Sleeping Bag Warmth Update: European Norm rating system becoming industry standard

For a long time, there has been no industry standard for setting the warmth rating of sleeping bags. Manufacturers were free to label their sleeping bags as they saw fit, leading to great disparity between companies' ratings. For example, The North Face is notoriously optimistic; Marmot is generally conservative. Consequently, a +15 degree bag from Marmot is almost always warmer than a +15 from TNF. Plus there has always been widespread confusion about what the temperature ratings are supposed to indicate. The lowest temperature you'll sleep comfortably? Or survive the night?

Now a new standard rating system is steadily being adopted by major gear manufacturers: The European Norm. Used as the sleeping bag standard in Europe since 2005, the European Norm (or EN 13537) uses a standard laboratory test to provide a range of temperatures based on gender, comfort, and survival levels.

Bags tested to the EN 13537 standard carry a label that looks like this: The red, orange, and yellow areas indicate the comfort zone, or the maximum and minimum temperatures in which a user would sleep comfortably. Women tend to sleep colder than men, thus the lowest comfort temperature for women is higher (indicated by the female symbol in the orange area) than men (male symbol in light blue section). At the far end of the spectrum is the survival rating, or "extreme" minimum temperature at which a woman would survive the night without getting hypothermia.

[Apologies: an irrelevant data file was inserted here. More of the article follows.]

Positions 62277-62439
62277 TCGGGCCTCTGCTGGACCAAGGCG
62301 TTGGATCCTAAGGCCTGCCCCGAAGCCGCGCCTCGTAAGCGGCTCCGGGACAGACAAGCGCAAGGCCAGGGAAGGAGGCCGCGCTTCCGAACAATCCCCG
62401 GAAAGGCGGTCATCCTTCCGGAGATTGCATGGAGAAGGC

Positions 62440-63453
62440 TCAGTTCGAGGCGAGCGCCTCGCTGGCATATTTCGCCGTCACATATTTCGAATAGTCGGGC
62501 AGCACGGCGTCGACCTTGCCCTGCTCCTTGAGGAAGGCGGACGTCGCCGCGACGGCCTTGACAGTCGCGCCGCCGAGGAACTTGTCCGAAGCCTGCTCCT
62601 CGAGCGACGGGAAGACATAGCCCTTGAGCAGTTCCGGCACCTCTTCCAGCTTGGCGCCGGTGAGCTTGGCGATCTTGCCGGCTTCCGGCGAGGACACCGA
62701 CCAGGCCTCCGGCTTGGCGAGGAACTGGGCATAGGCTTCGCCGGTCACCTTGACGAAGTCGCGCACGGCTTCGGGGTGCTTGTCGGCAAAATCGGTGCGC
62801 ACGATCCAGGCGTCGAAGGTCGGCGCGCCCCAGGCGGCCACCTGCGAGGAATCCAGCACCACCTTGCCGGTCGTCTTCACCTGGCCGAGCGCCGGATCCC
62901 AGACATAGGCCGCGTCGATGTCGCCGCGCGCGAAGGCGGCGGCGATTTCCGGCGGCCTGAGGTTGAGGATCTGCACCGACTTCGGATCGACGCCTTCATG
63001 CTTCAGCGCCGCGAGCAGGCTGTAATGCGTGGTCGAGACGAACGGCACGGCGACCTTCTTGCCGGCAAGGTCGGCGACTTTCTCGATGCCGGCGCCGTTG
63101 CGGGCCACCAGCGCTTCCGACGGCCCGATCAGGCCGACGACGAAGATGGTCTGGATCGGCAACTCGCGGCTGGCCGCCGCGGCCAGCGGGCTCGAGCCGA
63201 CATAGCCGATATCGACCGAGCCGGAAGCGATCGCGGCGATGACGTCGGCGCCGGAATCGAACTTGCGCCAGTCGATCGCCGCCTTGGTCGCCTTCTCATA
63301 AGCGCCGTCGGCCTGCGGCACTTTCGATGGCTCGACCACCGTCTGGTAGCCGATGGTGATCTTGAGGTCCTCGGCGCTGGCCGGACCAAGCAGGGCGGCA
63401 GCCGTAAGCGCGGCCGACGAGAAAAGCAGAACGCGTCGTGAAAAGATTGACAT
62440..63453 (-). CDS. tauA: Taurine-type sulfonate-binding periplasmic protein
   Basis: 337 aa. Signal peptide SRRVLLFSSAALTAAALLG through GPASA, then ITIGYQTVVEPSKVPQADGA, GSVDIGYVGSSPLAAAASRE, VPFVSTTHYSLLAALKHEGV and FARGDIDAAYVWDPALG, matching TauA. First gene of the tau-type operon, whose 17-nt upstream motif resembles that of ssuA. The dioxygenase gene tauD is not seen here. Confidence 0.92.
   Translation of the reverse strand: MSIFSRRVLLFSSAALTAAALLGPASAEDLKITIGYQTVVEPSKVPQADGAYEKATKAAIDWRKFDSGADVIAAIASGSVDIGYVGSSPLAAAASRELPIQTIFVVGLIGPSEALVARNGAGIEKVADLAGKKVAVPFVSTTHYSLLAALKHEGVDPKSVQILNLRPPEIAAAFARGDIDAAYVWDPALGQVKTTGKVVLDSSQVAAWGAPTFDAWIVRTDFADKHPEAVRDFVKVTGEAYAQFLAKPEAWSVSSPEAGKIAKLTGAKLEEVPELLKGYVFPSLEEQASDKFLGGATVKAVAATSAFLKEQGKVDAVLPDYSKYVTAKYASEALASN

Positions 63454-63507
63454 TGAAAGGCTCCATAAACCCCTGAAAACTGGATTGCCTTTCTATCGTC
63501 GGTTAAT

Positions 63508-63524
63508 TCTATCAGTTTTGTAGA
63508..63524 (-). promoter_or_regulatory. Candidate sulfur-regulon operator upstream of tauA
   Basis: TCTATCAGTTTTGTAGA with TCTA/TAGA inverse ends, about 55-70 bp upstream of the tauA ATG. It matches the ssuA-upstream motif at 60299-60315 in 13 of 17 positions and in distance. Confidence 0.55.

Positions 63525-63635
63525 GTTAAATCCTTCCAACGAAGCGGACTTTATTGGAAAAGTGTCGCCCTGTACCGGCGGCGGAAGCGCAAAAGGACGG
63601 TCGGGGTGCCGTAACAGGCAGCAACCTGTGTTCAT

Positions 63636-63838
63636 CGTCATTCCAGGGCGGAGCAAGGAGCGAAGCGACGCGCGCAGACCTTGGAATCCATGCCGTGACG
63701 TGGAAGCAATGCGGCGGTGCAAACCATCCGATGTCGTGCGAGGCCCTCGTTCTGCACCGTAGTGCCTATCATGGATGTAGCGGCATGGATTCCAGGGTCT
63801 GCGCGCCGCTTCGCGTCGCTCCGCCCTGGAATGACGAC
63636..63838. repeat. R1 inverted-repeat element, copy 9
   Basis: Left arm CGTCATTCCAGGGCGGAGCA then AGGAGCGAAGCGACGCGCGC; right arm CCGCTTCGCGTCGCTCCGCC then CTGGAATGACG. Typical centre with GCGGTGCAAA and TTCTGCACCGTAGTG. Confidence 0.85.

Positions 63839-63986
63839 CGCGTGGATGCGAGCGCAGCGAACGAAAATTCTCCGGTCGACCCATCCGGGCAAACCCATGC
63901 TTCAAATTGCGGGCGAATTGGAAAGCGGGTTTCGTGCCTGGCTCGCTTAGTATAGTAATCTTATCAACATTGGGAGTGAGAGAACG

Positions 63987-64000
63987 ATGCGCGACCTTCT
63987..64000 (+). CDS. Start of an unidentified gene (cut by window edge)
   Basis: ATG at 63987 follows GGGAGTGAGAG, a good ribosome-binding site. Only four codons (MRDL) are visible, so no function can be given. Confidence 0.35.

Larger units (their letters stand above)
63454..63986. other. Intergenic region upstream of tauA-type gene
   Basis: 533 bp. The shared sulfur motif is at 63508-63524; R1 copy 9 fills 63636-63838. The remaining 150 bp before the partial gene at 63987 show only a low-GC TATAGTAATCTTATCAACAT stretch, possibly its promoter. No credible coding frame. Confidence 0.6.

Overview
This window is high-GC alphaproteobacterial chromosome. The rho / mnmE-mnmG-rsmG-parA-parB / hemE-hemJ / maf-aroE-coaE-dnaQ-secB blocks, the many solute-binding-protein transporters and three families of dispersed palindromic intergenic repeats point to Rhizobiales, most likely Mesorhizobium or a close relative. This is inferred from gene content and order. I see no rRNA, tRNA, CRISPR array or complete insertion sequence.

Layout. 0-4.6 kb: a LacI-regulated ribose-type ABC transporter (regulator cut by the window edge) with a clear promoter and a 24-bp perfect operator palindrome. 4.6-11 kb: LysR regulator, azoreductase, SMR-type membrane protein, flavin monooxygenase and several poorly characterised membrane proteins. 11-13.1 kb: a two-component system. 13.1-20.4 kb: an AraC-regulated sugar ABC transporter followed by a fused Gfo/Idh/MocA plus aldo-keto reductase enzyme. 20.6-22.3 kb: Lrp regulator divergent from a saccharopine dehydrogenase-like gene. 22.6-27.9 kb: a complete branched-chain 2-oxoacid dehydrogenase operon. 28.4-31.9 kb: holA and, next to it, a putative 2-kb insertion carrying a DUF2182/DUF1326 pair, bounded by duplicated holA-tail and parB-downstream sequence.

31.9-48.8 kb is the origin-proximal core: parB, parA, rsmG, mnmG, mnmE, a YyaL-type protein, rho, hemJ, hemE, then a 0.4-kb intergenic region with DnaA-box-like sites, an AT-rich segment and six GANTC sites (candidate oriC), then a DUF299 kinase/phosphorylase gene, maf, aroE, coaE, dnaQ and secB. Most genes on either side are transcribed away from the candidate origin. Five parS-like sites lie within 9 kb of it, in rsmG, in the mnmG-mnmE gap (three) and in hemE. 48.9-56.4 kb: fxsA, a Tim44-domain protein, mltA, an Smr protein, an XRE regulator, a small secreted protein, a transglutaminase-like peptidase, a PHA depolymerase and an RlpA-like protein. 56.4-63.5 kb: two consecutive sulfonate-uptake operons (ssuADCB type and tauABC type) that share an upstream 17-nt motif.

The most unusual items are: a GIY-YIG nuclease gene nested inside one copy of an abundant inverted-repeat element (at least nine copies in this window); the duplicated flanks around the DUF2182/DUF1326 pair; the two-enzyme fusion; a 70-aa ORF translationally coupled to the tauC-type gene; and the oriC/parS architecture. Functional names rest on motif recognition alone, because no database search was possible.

So for example, a sleeping bag labeled as a +15 degree Fahrenheit bag would have an EN comfort level for women of approximately 27 degrees, men +15 degrees, and an extreme/survival rating of -16 degrees.

EN ratings are determined using a standardized laboratory test involving a sensor-laden heated mannequin in a sleeping bag inside a climate chamber. The test is designed to simulate ratings for a standard man weighing 80kg (176 pounds) and woman weighing 60kg (132 pounds).

Keep in mind that the test and ratings assume that you are fully zipped into the sleeping bag, with your head cinched and sealed up in the hood (and neck baffle sealed if present). Also keep in mind that there is a wide range of factors influencing how warm you sleep, including your metabolism, sleeping pad, and stomach/bladder contents. Some people may find the EN ratings dead-on accurate, while others will find them off by a significant margin. Whatever the case is, having a standardized rating system will help you accurately compare bags from different companies.

So far in the U.S., REI, Marmot, and Mountain Hardwear have adopted the EN rating system—look for more manufacturers to follow suit in the next few years.

Equipped” is an AMC Outdoors blog, written by Matt Heid.

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